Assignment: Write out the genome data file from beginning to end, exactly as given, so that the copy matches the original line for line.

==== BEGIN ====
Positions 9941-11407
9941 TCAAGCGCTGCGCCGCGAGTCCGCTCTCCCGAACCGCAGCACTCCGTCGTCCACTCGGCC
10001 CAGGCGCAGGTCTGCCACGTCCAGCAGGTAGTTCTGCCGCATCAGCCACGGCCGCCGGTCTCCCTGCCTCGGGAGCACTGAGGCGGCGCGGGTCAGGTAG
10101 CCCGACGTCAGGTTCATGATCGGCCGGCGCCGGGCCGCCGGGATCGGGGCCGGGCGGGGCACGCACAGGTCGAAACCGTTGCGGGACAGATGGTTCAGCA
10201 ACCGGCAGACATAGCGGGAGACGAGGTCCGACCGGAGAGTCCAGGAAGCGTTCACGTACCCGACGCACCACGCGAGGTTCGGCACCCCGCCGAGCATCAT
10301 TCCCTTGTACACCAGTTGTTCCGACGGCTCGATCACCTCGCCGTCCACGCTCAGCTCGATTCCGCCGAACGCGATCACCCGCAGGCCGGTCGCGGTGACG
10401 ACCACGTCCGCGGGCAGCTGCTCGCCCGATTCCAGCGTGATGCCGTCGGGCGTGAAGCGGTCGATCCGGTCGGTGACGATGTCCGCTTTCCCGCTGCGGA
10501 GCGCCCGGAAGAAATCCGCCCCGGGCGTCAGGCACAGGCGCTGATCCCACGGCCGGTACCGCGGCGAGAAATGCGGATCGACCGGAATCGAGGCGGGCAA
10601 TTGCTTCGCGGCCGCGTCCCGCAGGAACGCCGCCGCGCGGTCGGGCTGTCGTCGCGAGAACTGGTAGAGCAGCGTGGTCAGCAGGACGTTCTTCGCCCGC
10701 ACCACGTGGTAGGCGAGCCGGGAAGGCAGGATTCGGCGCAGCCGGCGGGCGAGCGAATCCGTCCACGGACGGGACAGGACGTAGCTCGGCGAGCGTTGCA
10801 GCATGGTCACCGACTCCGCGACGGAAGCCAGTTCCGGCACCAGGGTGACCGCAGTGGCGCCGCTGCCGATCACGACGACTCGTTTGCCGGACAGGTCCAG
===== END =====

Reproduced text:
Positions 9941-11407
9941 TCAAGCGCTGCGCCGCGAGTCCGCTCTCCCGAACCGCAGCACTCCGTCGTCCACTCGGCC
10001 CAGGCGCAGGTCTGCCACGTCCAGCAGGTAGTTCTGCCGCATCAGCCACGGCCGCCGGTCTCCCTGCCTCGGGAGCACTGAGGCGGCGCGGGTCAGGTAG
10101 CCCGACGTCAGGTTCATGATCGGCCGGCGCCGGGCCGCCGGGATCGGGGCCGGGCGGGGCACGCACAGGTCGAAACCGTTGCGGGACAGATGGTTCAGCA
10201 ACCGGCAGACATAGCGGGAGACGAGGTCCGACCGGAGAGTCCAGGAAGCGTTCACGTACCCGACGCACCACGCGAGGTTCGGCACCCCGCCGAGCATCAT
10301 TCCCTTGTACACCAGTTGTTCCGACGGCTCGATCACCTCGCCGTCCACGCTCAGCTCGATTCCGCCGAACGCGATCACCCGCAGGCCGGTCGCGGTGACG
10401 ACCACGTCCGCGGGCAGCTGCTCGCCCGATTCCAGCGTGATGCCGTCGGGCGTGAAGCGGTCGATCCGGTCGGTGACGATGTCCGCTTTCCCGCTGCGGA
10501 GCGCCCGGAAGAAATCCGCCCCGGGCGTCAGGCACAGGCGCTGATCCCACGGCCGGTACCGCGGCGAGAAATGCGGATCGACCGGAATCGAGGCGGGCAA
10601 TTGCTTCGCGGCCGCGTCCCGCAGGAACGCCGCCGCGCGGTCGGGCTGTCGTCGCGAGAACTGGTAGAGCAGCGTGGTCAGCAGGACGTTCTTCGCCCGC
10701 ACCACGTGGTAGGCGAGCCGGGAAGGCAGGATTCGGCGCAGCCGGCGGGCGAGCGAATCCGTCCACGGACGGGACAGGACGTAGCTCGGCGAGCGTTGCA
10801 GCATGGTCACCGACTCCGCGACGGAAGCCAGTTCCGGCACCAGGGTGACCGCAGTGGCGCCGCTGCCGATCACGACGACTCGTTTGCCGGACAGGTCCAG